So where do all the security measures and the claims of victory against the Taliban in Swat stand following the attack on Malala Yousafzai? Is the attack, triumphantly claimed by the Tehrik-e Taliban Pakistan (TTP), a slap in the face for the civilian and military leadership? And how might religious apologists tailor their statements vis-a-vis Taliban attacks on innocent civilians? The answers are clear. Calm has been returned to Swat, but that's a far cry from peace. The country's powerful military establishment still appears to be pinning its hopes on so-called strategic assets, and it seems confused about the good and the bad among the Taliban. And religious apologists are campaigning for general elections and hence less likely to offend the Taliban. So innocent Pakistani civilians -- particularly those who want Pakistan a modern, developing and peaceful country -- are the victims. Fourteen-year-old Malala is one of them. While the Taliban boldly claimed responsibility for the attack on Malala and warned of another if she survives, religious apologists either stayed silent or issued face-saving statements. After much foot-dragging, bland generalizations like "we condemn terrorism" and "whoever is responsible for the attack must be punished" were issued by leaders and officials of political and religious parties like Pakistan Tehrik-e-Insaaf (PTI), Jamat-e-Islami (JI), Jamiat Ulema-e-Islam (JUI), and various factions of the Pakistan Muslim League (PML). Hardly two days before the attack on Malala, cricketer-turned-politician Imran Khan led a rally of his party workers and activists toward Waziristan to drum up sentiment against drone strikes targeting Al-Qaeda and Taliban targets and demanded an end to military operations. There, at the periphery of Waziristan in the district of Tank, Khan called for talks with the Taliban. "But how can we hold talks with people who are out to kill even our children and boldly claim responsibility for such attacks?" Bashir Ahmad Bilour, a minister in Khyber-Pakhtunkhwa province, demanded to know hours after Malala was shot. Bashir Bilour's question casts a pall over the Pakistani government's past negotiations and peace deals with Taliban in Swat, Waziristan, and Khyber. All of those deals fell apart within few months and, in the eyes of their most strident critics, further emboldened and strengthened the militants, leading to more bloodshed in those areas. Accounts from locals in Swat suggest that the military has a vast network of informers across the valley and that even once-powerful men -- khans or landlords -- can't so much as cough without the security forces' knowledge. How Taliban militants enter Swat and carry out occasional attacks like the one on Malala raises major questions for the people of Swat, Khyber Pakhtunkhwa, and the rest of Pakistan. While prayers are being directed and praise poured on Malala and her father, Ziauddin, both of whom were on the Taliban hit-list as a result of their battle to ensure girls' education, young Malala has revived the history of Malalai of Mewand, popularly known as Malalai Anna, who rallied Pashtuns against the British during the second Anglo-Afghan war in 1880 at Maiwand, in Afghanistan. While the Malalai of Maiwand played a heroic role in winning the battle by tending the injured Pashtuns and supplying water and weapons, the Malala of Swat fought with her pen and tongue to encourage her countrymen to send their children to school despite threats from the Taliban. Born in 1998, Malala was only 11 years old when she started her jihad (holy war) against ignorance and oppression. The power of her unarmed jihad instilled so much fear among the so-called armed jihadists that they tried to kill her, an act both forbidden in Islam and considered a shameful and dishonorable act in Pashtun culture and tradition. Malala's attackers perhaps did not know that the attempt to silence her would produce such a serious repercussion. Malala's rallying cry has proven stronger and more lasting than the gunshots from her would-be assassin and is resounding in every corner of Pakistan, inspiring her countrymen to stand up and emancipate themselves from the thugs who are out to steal the future of coming generations and snatch their individual and collective freedoms. Yesterday's Malala of Swat has become the Malala of Pakistan and the Malala of the wider civilized world.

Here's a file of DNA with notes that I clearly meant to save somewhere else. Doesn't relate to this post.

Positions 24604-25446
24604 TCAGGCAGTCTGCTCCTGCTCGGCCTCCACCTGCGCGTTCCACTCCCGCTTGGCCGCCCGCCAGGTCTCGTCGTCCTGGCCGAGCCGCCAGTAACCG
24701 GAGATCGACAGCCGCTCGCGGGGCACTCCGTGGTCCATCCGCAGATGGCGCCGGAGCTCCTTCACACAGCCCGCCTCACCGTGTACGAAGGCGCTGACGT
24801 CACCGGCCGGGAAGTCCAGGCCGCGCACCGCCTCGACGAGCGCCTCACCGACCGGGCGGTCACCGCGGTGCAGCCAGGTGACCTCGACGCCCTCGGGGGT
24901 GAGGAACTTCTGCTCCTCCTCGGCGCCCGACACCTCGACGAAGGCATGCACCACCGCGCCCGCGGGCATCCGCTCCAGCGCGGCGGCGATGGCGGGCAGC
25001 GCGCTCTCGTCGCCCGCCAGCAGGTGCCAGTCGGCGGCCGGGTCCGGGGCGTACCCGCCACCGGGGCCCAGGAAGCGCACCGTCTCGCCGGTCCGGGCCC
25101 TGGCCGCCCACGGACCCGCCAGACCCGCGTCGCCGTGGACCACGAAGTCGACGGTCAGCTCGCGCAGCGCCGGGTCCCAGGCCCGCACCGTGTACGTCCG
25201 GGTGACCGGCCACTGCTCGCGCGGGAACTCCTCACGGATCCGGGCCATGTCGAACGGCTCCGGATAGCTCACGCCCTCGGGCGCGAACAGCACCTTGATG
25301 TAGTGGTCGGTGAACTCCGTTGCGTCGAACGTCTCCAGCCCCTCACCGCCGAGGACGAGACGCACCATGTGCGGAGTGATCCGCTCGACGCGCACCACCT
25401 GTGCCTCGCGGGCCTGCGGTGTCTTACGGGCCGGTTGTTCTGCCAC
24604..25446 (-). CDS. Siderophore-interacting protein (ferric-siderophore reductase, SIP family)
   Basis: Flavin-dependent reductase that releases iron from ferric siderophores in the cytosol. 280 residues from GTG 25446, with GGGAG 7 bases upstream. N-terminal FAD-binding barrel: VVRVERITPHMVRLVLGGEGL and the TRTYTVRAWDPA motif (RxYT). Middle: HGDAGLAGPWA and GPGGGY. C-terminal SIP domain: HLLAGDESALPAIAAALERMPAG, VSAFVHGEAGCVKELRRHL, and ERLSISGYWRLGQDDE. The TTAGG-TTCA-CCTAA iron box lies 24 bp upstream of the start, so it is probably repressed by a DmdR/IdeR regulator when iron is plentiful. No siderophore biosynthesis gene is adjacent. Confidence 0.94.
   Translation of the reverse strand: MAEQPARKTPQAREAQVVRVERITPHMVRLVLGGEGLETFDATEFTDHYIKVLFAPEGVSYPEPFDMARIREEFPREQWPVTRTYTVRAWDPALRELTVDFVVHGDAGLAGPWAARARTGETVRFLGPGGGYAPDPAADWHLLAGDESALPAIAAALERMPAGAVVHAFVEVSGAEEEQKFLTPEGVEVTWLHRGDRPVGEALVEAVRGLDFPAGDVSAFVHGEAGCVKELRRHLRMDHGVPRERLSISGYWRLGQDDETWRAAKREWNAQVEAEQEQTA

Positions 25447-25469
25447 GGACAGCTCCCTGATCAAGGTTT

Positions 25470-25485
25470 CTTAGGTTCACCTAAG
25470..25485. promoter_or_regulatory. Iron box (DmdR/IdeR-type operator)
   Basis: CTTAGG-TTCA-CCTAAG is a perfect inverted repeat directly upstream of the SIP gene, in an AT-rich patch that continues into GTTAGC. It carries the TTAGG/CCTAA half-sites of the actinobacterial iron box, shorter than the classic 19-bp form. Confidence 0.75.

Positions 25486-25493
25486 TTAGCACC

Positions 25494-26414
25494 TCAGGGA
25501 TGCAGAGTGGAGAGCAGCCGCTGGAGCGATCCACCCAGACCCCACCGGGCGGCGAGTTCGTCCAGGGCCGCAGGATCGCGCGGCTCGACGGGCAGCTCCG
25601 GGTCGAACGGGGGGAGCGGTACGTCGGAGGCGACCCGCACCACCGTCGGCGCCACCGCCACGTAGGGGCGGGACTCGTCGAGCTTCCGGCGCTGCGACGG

Afghan Roadside Bombs Claiming More Civilian Victims